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Home :: Archive :: 2010 :: March ::
Mousetrap in Hamlet

The Shakespeare Conference: SHK 21.0136  Friday, 26 March 2010

[1]  From:      Conrad Cook < This e-mail address is being protected from spambots. You need JavaScript enabled to view it >
     Date:      March 19, 2010 1:03:59 AM EDT
     Subj:      SHK 21.0121 Mousetrap in Hamlet 

[2]  From:      Nicholas Clary < This e-mail address is being protected from spambots. You need JavaScript enabled to view it >
     Date:      March 19, 2010 10:48:28 AM EDT
     Subj:      RE: SHK 21.0121  Mousetrap in Hamlet

[3]  From:      John Cox < This e-mail address is being protected from spambots. You need JavaScript enabled to view it >
     Date:      March 20, 2010 8:10:11 AM EDT
     Subj:      Re: SHK 21.0121 Mousetrap in Hamlet

[4]  From:      Hardy M. Cook < This e-mail address is being protected from spambots. You need JavaScript enabled to view it >
     Date:      Friday, March 26, 2010    
     Subj:      Re: SHK 21.0121 Mousetrap in Hamlet 

[1]-----------------------------------------------------------------
From:         Conrad Cook < This e-mail address is being protected from spambots. You need JavaScript enabled to view it >
Date:         March 19, 2010 1:03:59 AM EDT
Subject: Mousetrap in Hamlet
Comment:      SHK 21.0121 Mousetrap in Hamlet

Richard Waugaman < This e-mail address is being protected from spambots. You need JavaScript enabled to view it > wrote:

>Stuart Gillespie wrote that Shakespeare may have borrowed
>Claudius' 'limed soul' in Hamlet from St. Augustine.
>
>Have Hamlet scholars noted the possible connection between the
>'Mousetrap' play in Hamlet and St. Augustine's trope (in Sermon
>130) of Christ on the cross as a 'mousetrap' to catch Satan, in order
>to prevent Satan from harming humankind? According to St.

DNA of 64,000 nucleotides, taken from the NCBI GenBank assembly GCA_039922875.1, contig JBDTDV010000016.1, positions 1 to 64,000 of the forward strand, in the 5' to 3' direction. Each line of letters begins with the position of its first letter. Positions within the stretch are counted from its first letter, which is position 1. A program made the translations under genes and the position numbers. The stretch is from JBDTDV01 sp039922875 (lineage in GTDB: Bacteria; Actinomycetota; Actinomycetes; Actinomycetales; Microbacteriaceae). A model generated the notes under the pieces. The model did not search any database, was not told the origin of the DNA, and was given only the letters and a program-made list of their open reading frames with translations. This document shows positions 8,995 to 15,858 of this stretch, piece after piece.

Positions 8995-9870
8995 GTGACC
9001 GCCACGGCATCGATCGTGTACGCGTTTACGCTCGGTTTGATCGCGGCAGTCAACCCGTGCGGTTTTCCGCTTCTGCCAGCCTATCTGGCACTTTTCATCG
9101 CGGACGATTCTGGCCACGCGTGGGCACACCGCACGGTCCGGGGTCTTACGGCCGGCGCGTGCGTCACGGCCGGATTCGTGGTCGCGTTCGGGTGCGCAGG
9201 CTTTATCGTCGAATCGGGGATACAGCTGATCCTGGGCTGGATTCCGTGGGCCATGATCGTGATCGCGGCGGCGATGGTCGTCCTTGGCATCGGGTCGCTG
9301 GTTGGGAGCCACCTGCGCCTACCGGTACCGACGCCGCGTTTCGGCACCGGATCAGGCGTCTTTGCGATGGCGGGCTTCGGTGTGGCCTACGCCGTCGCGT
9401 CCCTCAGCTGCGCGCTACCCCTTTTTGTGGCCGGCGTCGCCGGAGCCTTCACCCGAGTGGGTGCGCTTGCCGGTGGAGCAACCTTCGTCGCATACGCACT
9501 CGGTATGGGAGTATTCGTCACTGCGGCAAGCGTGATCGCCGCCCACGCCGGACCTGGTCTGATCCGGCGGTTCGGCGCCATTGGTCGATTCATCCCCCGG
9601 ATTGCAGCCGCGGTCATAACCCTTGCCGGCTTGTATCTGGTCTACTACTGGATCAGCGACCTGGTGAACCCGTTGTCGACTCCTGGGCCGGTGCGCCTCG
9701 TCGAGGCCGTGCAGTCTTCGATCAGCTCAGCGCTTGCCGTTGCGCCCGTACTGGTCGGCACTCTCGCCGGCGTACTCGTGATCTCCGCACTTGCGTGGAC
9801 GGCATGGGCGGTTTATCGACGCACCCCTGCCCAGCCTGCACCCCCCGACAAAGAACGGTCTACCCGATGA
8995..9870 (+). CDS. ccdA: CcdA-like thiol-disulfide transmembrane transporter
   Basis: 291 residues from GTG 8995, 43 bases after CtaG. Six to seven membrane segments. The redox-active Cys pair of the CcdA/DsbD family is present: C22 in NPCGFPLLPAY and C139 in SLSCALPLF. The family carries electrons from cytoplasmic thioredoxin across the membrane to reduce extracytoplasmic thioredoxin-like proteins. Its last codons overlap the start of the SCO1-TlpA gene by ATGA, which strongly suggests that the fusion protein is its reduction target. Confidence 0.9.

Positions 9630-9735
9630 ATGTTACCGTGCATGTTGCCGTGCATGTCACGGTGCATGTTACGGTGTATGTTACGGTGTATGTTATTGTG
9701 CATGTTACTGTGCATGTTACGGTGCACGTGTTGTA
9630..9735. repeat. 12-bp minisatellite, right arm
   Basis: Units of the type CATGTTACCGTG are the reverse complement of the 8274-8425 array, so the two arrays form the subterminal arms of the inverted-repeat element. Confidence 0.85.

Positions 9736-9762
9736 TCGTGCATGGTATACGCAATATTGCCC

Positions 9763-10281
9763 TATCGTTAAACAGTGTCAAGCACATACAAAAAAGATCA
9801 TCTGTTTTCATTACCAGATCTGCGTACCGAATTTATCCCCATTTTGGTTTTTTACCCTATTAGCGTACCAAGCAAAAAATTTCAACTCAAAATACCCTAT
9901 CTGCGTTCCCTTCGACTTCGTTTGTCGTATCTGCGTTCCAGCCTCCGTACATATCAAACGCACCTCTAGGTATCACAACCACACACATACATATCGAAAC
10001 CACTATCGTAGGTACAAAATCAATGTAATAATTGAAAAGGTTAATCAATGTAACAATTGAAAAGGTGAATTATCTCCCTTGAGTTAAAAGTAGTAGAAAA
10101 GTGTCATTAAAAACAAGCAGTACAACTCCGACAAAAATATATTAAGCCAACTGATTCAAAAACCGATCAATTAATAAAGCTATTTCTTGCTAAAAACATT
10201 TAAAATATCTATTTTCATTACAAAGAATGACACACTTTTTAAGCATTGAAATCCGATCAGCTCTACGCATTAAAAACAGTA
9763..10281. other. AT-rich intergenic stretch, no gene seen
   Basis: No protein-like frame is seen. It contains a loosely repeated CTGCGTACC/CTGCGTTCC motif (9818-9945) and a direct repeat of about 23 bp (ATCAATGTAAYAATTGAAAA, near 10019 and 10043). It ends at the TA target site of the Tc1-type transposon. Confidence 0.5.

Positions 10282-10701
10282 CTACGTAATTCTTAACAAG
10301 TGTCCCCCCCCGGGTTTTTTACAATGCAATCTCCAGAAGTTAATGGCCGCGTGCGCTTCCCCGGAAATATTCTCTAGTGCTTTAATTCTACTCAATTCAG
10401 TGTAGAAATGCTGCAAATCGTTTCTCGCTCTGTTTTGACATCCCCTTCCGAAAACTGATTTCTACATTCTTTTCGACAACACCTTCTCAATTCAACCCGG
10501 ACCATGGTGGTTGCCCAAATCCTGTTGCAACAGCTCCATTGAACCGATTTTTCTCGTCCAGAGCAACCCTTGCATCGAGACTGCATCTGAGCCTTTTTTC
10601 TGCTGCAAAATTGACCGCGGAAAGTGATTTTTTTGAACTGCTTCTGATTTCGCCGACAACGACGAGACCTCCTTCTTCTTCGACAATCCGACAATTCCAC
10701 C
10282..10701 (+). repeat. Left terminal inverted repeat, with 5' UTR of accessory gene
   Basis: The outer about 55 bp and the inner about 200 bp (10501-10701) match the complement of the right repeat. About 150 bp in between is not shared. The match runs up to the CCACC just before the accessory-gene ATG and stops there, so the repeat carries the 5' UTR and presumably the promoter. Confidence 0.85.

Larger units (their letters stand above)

>Augustine, "The devil exulted when Christ died, but by this very
>death of Christ the devil was vanquished, as if he had swallowed the
>bait in the mousetrap. He rejoiced in Christ's death, like a bailiff of
>death. What he rejoiced in was then his own undoing. The cross of
>the Lord was the devil's mousetrap; the bait by which he was caught
>was the Lord's death....">
>
>Hamlet's possible use of St. Augustine's trope places Hamlet in a
>God-like role, using the _Mousetrap_ play to ensnare the devilish
>Claudius before he can do further damage to Hamlet, Gertrude,
>and the state of Denmark. Further, Hamlet is thereby externalizing
>onto Claudius aspects of his own vexed relationship with the Ghost.
>That is, if Protestants are correct and there is no Purgatory, then the
>Ghost was likely to be not the soul of Hamlet's father, but instead a
>devil in disguise, trying to _trap_ Hamlet into committing the sin of
>murdering the possibly innocent Claudius.

Well, I got in trouble the last time I broached this subject. But look:

It doesn't put Hamlet in the role of God at all, as he does not knowingly send his only begotten son to get slaughtered.

The _Mousetrap_ is indeed a trap, but it snaps closed on the wrong person -- Polonius.

"What ho, a rat!"

Polonius is hiding in the skirts, err tapestries of Gertrude when Hamlet penetrates them with his rapier. Hamlet ends that scene by admonishing Gertrude not to allow Claudius to paddle her neck with his damned fingers, and calling her his MOUSE...

Right. Mouse-trap. Snaps closed on Polonius.

Polonius is Christ. One of them; there are three. He's the old one.  He's the one who Mankind, Hamlet, slaughters, thinking he's got the snake Claudius. Polonius played Julius Caesar in the capital. Brutus killed him. Different play, same script.